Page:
The Girl Who Wanted to Save the World

Her name was Lisa, she was from Berlin, and she wanted to save the world. She insisted that swimming naked in the sea was a basic human right, and she believed that the best strategy for playing chess was to have no strategy at all. “Everything is about energy and intuition,” she said while looking at me with her always serious face. She had long braids, gray cat eyes and freckles, but despite all that she never seemed playful. Life was nothing she took lightly. How can you, if you are carrying the burden of having to save the world? Even in the middle of a jungle beach paradise in Colombia where any other 23 year old would have snorkeled with the fish or danced in the moonlight, Lisa gave lectures on CO2 emissions instead. “Do you know your carbon footprint?” she asked me. “Most people don’t have the slightest idea how much damage they cause by taking airplanes,” she continued before I could even answer. She had this friend who flew from Munich to Berlin once a week, just because it was faster than driving. Her cat eyes full of with disdain for such an irrational choice, her braids whipping back and forth in disbelief. Anybody who put their personal needs before the great cause of saving the world from the devastating, all-destroying environmental disaster that was inevitably awaiting us, was irrational for Lisa. She had once been careless, too. That was before she went to Africa and learned how we were destroying our planet by flying around in planes. Africa changed her. Now she had become a world saver. “Do you know that for taking one air plane, you could take 30 buses instead and still do less harm to the environment?” She believed that if she could convince only one single person per day to change their lifestyle, sooner or later the whole world would stop using planes and become a better place. Thomas didn’t believe her. He was from Hamburg and he also wanted to save the world. He never used plastic bags and ate no meat or fish. He told anybody who wanted to listen that eating a hamburger is even worse for the climate than flying around in a private jet. But unlike firm Lisa, he had one big weakness. Thomas had fallen in love. “It makes you weak and irrational,” said Lisa. Every part of her body, even her freckles, demonstrated how little she thought of this feeling. “Now, instead of watching your carbon footprint, you are just going to get on a plane to Brazil. That’s insane!” Thomas smiled. He looked as if he had just gotten a huge compliment. Lisa was steaming now. Her freckles were glowing: “There is absolutely no reason for people to take a plane to travel to places where they can’t get by land. It’s alright if you HAVE to take one plane and there is nothing you can do about it, but just flying on vacation to Jamaica to see the country? I would never do that!” “You never want to see Jamaica?”, I asked. “No! It would completely mess up my carbon footprint, it would be an environmental sin. There is really no reason for me to go to Jamaica.” Thomas’ smile grew bigger: “And what happens if you meet a Jamaican in Berlin and fall in love with him?” Lisa rolled her eyes. That would a) never happen or if it did, she would b) end the relationship.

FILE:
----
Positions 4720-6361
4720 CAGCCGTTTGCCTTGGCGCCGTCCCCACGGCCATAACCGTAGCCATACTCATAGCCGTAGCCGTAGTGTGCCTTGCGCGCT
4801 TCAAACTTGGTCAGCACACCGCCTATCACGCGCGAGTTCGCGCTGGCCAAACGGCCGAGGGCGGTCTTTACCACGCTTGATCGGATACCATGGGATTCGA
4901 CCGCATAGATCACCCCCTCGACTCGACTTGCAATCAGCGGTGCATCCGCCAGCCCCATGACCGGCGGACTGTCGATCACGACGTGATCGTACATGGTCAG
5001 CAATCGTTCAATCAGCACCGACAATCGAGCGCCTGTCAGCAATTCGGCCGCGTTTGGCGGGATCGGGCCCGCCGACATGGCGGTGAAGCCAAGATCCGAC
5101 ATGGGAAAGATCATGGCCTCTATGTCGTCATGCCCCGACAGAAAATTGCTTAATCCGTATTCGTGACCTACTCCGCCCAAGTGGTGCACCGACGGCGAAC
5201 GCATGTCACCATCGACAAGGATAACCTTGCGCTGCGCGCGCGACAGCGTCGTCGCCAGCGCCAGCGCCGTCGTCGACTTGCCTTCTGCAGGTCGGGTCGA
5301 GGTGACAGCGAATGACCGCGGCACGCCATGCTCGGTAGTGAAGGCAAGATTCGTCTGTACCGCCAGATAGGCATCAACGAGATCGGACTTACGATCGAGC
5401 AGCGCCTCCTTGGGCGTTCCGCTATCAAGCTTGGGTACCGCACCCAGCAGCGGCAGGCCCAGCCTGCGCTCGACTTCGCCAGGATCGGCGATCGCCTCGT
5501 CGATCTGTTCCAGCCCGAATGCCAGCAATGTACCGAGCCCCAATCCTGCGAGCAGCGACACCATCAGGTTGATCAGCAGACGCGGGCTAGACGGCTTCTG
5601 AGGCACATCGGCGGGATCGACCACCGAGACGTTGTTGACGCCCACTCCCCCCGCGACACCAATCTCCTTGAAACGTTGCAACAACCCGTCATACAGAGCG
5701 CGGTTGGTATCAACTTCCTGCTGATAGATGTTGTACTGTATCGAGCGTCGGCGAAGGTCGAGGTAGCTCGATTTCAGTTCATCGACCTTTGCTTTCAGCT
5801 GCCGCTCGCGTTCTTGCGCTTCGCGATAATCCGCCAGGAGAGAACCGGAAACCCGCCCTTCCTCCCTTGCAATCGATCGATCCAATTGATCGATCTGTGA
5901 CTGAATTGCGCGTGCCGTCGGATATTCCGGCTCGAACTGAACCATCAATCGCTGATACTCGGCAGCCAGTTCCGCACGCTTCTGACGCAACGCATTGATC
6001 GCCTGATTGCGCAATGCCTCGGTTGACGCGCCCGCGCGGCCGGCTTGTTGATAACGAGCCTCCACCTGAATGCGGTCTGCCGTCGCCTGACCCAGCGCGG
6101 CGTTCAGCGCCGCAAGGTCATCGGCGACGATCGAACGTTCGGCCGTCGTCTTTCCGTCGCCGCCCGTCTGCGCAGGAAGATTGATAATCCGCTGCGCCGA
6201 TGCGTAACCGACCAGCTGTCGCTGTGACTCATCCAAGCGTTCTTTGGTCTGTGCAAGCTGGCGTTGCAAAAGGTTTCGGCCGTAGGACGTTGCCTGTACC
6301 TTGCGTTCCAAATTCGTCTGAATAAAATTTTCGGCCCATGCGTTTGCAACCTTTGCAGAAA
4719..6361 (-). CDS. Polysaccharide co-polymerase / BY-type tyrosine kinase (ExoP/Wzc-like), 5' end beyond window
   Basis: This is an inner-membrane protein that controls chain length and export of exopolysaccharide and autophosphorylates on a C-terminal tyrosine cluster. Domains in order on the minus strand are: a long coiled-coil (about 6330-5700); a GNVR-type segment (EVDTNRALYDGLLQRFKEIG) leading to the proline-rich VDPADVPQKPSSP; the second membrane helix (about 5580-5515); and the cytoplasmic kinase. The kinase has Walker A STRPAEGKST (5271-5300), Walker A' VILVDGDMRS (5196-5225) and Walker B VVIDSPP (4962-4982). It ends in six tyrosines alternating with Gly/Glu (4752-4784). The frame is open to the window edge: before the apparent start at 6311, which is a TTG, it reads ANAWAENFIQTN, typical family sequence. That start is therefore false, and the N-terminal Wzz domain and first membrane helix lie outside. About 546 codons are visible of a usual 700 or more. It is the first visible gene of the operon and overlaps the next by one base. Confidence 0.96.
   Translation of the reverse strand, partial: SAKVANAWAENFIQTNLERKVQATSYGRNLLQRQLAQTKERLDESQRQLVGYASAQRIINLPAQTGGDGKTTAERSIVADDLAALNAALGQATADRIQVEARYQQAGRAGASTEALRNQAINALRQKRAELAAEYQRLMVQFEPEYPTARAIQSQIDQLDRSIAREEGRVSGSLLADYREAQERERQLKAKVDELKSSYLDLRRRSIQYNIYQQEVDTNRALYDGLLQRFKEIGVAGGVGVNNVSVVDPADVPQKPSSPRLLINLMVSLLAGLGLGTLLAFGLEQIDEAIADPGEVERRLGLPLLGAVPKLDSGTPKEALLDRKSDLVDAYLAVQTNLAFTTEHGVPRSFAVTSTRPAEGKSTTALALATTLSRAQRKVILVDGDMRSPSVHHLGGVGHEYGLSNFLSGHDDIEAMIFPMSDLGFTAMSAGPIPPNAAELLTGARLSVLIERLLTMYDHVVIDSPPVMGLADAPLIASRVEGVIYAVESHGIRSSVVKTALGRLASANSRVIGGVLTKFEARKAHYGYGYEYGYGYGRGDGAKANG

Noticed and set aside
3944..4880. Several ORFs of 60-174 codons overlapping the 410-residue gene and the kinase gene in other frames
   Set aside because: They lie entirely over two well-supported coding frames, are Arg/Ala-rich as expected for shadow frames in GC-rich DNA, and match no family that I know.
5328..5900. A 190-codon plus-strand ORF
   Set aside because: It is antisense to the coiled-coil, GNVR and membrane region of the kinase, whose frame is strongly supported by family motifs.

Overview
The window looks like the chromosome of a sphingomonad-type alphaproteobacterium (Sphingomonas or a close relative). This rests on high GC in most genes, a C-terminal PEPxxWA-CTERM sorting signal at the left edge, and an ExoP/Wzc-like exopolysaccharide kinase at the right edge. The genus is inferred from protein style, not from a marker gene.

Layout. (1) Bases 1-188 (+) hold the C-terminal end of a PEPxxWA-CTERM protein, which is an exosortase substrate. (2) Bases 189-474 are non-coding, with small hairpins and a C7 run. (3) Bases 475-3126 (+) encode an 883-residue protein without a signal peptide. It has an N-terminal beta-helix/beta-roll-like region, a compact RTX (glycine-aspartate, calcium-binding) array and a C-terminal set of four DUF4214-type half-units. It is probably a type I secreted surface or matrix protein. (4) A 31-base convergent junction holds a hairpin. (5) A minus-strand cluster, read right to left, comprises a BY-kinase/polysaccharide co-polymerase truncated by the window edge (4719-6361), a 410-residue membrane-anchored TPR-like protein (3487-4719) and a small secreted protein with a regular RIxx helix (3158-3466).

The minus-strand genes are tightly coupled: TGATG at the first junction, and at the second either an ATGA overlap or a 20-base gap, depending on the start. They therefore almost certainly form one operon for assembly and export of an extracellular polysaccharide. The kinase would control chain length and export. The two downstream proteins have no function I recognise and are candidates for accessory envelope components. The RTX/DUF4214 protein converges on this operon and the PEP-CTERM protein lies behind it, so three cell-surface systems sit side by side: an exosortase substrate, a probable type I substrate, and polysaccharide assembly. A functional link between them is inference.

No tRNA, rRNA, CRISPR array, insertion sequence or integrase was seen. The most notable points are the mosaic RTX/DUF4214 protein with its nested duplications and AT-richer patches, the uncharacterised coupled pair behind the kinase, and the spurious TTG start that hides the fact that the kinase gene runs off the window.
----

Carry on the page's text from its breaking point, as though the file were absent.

I can’t help but imagine how maybe 15 years from now, freckled Lisa will be watching the sunset on a beach in Jamaica, the orange sun reflected in her cat eyes, her face covered in a soft smile.


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